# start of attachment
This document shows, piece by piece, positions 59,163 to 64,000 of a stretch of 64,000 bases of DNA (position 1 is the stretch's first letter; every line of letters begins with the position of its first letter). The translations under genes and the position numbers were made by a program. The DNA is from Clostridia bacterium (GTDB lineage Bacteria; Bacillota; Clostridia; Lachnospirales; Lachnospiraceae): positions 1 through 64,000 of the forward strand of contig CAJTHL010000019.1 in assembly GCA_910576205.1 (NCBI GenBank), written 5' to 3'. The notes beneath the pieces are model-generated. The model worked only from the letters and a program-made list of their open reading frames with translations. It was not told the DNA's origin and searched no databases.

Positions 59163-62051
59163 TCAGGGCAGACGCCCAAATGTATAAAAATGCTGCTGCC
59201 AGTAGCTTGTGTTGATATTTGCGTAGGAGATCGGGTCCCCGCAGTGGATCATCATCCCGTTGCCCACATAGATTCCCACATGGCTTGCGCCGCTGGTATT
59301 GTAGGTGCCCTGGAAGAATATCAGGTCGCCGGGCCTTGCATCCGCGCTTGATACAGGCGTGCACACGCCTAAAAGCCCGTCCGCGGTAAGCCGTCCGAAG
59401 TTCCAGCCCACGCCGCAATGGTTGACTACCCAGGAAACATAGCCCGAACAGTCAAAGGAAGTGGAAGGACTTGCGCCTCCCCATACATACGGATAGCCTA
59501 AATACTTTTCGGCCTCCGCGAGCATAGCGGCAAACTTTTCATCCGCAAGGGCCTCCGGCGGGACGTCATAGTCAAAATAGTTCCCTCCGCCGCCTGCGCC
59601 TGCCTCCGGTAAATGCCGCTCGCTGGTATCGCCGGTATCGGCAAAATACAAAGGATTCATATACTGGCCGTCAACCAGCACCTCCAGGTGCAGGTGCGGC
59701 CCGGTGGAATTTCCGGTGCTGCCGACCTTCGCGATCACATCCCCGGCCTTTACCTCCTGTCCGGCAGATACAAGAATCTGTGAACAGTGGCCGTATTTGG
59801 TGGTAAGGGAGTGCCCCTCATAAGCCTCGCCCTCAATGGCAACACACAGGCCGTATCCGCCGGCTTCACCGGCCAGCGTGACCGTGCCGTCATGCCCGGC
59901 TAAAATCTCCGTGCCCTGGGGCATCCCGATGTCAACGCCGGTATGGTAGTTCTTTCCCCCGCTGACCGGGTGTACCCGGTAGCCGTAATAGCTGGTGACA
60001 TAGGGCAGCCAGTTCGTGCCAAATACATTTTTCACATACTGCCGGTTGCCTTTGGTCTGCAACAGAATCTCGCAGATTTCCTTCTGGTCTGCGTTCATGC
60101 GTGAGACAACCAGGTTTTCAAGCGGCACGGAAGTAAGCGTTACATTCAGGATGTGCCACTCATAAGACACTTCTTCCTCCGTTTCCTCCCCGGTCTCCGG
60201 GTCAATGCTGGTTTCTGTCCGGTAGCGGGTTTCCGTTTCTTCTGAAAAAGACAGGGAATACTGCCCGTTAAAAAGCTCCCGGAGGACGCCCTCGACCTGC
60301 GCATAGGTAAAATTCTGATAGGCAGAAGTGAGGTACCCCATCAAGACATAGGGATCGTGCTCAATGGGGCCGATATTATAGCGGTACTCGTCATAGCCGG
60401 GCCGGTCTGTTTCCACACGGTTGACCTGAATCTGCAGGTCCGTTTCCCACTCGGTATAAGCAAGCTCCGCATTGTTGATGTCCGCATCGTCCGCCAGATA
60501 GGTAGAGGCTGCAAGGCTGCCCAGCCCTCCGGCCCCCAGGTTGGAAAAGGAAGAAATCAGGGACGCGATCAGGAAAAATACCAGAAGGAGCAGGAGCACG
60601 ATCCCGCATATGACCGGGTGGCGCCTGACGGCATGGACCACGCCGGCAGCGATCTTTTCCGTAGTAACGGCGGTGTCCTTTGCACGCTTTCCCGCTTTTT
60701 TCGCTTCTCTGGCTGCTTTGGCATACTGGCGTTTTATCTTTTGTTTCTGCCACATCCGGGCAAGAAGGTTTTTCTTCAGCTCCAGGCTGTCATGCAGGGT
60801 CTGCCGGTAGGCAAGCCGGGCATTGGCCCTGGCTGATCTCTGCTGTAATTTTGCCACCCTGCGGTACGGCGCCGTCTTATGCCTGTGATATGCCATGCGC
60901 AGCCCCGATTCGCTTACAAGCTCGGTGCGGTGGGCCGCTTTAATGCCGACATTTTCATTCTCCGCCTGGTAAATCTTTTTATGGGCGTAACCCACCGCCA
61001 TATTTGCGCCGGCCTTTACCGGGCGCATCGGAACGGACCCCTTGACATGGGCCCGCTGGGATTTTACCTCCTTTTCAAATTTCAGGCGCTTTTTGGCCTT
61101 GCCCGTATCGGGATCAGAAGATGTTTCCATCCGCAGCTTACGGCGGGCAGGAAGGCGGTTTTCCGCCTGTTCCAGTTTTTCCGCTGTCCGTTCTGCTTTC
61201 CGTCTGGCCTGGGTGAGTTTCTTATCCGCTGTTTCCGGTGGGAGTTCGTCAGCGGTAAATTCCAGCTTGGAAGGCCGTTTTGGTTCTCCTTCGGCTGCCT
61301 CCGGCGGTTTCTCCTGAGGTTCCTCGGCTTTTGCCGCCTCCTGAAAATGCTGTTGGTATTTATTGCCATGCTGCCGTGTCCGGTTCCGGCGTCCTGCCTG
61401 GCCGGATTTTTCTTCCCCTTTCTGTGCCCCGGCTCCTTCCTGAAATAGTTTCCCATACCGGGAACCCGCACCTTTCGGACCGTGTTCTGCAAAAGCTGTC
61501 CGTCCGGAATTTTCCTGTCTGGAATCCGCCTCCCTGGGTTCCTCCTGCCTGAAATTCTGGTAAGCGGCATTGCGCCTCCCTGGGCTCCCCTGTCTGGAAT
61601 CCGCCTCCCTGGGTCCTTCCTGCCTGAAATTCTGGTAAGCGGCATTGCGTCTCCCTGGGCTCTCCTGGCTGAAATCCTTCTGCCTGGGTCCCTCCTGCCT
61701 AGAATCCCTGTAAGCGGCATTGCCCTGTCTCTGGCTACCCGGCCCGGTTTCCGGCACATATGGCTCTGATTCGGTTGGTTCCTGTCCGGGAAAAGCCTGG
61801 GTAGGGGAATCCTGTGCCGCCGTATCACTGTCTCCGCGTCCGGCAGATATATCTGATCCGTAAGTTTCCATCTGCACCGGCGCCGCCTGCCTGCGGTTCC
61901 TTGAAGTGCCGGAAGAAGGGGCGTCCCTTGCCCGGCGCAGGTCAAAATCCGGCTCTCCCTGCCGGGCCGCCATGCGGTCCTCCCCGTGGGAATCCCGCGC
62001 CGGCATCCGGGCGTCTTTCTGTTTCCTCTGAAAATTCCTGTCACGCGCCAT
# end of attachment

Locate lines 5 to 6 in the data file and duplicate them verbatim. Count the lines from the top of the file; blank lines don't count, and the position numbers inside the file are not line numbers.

59301 GTAGGTGCCCTGGAAGAATATCAGGTCGCCGGGCCTTGCATCCGCGCTTGATACAGGCGTGCACACGCCTAAAAGCCCGTCCGCGGTAAGCCGTCCGAAG
59401 TTCCAGCCCACGCCGCAATGGTTGACTACCCAGGAAACATAGCCCGAACAGTCAAAGGAAGTGGAAGGACTTGCGCCTCCCCATACATACGGATAGCCTA